Search efforts for Felecia Cox’s remains will be concentrated in Pontotoc County investigators said during a press conference on Monday. Officials, who were tight-lipped regarding the exact location, are hopeful David Cox’s information will lead to the discovery of his sister-in-law’s remains.
“We feel confident that he’s done the best he can to try to reveal the location there,” Weddle added. “We think we’ve got a good chance and we’re hopeful that we’ll be able to do that for the family and close the case.”
Officials estimated search crews would be deployed within the month.
“Soon we’ll be able to get out there and do that,” Weddle said. “Hopefully very soon.”
Archeological and anthropological experts from Mississippi State University are also now standing by to assist investigators involving identification efforts of any remains found.
“To close the case on this, mark it solved, and of course to give the family some closure, I think in my mind as a prosecutor, it’s more important to close the investigative file on it,” Weddle added. “But as a person, as a member of the community up here, our hearts go out to the family in a situation like this and we want closure for them.”
In 2012, David Cox was convicted in the murder of his wife Kim Kirk Cox’s murder, as well as the sexual assault of her 12-year-old daughter. He was sentenced to death, according to online jail records obtained by Oxygen.com.
Felecia Cox's daughter, Miskelly, was 18 when her mother vanished. She had discovered she was pregnant shortly before the disappearance.
For years, she said, the family has been tormented by the uncertainty of what happened to her mom — but recovering her remains now, she said, would bring a small fragment of closure to their family.
“It’s been really tough,” said Miskelly, who works as an office assistant at a tire repair shop in Ripley, Mississippi. “It would be a relief and we could finally give her a proper burial. It means everything to me."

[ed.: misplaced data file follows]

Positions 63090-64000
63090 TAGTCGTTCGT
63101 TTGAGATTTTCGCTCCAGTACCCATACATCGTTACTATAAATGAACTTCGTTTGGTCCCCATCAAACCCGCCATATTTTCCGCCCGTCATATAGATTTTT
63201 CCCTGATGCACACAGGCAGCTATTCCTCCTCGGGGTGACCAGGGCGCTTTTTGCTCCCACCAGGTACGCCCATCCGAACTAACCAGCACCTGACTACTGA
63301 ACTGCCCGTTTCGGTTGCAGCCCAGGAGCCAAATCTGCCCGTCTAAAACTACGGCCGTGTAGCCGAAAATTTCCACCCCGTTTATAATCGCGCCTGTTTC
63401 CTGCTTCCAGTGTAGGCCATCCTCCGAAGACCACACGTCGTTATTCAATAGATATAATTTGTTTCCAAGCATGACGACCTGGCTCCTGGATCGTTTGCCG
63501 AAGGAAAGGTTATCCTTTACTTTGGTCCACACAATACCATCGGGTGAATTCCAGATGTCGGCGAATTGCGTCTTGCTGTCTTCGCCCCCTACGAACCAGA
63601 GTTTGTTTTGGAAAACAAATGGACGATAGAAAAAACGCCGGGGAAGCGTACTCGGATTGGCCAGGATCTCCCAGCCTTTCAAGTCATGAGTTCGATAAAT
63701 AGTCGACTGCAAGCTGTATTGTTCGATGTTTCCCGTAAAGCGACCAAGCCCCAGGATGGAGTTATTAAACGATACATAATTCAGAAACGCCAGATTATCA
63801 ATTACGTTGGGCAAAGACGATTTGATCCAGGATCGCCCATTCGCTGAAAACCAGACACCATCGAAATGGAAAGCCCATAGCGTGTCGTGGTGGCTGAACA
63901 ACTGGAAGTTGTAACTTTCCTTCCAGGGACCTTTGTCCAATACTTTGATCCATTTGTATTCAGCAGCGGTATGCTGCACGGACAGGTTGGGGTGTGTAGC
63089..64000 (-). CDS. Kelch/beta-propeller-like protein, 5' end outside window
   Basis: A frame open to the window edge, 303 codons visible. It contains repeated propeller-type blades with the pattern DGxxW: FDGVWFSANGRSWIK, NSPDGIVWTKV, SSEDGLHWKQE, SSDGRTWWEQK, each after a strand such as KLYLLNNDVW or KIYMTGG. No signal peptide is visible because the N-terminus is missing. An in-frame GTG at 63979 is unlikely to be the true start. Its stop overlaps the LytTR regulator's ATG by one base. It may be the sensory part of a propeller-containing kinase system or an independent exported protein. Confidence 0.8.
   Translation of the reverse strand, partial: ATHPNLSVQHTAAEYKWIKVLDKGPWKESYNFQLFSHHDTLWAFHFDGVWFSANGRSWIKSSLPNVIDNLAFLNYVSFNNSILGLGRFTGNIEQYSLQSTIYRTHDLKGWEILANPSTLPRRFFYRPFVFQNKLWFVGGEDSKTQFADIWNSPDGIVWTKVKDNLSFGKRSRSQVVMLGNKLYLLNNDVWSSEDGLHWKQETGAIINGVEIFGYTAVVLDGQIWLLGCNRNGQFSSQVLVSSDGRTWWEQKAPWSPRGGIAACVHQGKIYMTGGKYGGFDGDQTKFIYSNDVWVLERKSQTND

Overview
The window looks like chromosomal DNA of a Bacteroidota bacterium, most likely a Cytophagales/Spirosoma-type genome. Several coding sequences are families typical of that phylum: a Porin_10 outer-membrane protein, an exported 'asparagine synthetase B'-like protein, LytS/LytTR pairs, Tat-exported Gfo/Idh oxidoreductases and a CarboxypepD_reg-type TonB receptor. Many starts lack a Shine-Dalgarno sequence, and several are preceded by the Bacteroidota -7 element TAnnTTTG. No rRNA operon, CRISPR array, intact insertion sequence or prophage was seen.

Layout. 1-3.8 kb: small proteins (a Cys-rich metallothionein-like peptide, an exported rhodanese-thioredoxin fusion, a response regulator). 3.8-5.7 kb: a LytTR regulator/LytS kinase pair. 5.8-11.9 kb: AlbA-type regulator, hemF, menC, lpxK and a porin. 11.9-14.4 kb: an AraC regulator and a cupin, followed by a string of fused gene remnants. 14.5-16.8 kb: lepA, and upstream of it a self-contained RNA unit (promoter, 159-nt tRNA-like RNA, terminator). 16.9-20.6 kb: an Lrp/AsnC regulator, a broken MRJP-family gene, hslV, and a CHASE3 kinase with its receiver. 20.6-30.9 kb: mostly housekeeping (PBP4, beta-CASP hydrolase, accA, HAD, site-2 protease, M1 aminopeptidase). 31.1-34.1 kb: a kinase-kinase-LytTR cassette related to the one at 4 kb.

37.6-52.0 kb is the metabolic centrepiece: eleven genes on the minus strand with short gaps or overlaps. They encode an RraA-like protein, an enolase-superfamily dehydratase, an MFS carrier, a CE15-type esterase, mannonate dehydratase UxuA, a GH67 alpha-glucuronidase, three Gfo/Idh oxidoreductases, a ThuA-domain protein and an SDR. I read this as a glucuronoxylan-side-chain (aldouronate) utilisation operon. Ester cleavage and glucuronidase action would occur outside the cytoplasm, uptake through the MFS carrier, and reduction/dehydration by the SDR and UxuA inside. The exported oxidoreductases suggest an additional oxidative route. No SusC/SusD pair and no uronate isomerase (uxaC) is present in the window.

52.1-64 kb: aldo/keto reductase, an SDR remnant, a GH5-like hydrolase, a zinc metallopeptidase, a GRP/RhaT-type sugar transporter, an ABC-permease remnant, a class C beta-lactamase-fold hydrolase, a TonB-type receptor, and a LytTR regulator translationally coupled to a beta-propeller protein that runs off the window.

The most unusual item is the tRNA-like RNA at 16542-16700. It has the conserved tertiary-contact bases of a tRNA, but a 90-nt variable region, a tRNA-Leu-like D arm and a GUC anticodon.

"It definitely would mean a lot because that way I would have somewhere where I could go visit her," she added. "And to just finally know where she is.”
Felicia Cox collected miniature dolphin figurines, adored music — particularly the singer Kid Rock — and was obsessed with writing and journaling. Her favorite color was purple, Miskelly said.
“She was my best friend,” Miskelly recalled. “She was always there for me.”
Felcia Cox’s family is now eagerly awaiting any updates from county investigators regarding the renewed search.
Miskelly said that, whatever the outcome, the justice system had long ago “failed” their family.
“The investigators from Pontotoc County, to me, didn’t do their jobs very good,” Miskelly stated.
The 32-year-old also sharply criticized law enforcement for not seriously investigating her mother’s disappearance at the time.
“Her case file really has nothing in it much to show what they even did and I feel like if they would have done their jobs better, that this could have been solved a long time ago,” Miskelly said.
Pontotoc County Sheriff Leo Mask, whose office is assisting prosecutors in search efforts forFelecia Cox, didn’t respond to questions surrounding the open case on Tuesday.